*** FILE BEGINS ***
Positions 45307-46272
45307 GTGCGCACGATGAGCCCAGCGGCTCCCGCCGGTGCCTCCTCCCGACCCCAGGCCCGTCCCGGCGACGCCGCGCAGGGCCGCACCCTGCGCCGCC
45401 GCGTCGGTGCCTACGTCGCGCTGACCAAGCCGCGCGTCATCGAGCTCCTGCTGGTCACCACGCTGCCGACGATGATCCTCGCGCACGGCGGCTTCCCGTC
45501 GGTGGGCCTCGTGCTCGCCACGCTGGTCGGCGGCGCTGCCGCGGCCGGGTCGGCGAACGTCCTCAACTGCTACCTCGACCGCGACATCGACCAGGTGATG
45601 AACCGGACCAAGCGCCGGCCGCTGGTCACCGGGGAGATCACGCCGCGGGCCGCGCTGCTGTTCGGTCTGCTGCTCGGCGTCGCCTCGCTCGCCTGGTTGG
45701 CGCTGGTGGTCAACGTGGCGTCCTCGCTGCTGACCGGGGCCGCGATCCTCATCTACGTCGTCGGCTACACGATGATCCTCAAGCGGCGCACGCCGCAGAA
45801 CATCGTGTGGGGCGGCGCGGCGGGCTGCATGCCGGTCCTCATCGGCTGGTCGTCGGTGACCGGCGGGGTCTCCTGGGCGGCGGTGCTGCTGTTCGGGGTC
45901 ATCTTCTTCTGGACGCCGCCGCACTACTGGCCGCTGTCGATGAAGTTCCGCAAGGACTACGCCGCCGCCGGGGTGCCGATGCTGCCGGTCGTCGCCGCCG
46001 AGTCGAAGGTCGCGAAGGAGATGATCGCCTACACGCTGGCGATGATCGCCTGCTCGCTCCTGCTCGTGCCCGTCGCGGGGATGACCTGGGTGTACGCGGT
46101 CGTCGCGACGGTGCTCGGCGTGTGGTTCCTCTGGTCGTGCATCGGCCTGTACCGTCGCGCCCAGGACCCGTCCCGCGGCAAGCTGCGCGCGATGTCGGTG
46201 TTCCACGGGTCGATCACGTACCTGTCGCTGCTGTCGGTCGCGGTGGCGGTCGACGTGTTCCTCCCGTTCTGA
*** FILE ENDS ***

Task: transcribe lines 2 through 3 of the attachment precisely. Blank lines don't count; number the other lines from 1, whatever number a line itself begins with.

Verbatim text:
45307 GTGCGCACGATGAGCCCAGCGGCTCCCGCCGGTGCCTCCTCCCGACCCCAGGCCCGTCCCGGCGACGCCGCGCAGGGCCGCACCCTGCGCCGCC
45401 GCGTCGGTGCCTACGTCGCGCTGACCAAGCCGCGCGTCATCGAGCTCCTGCTGGTCACCACGCTGCCGACGATGATCCTCGCGCACGGCGGCTTCCCGTC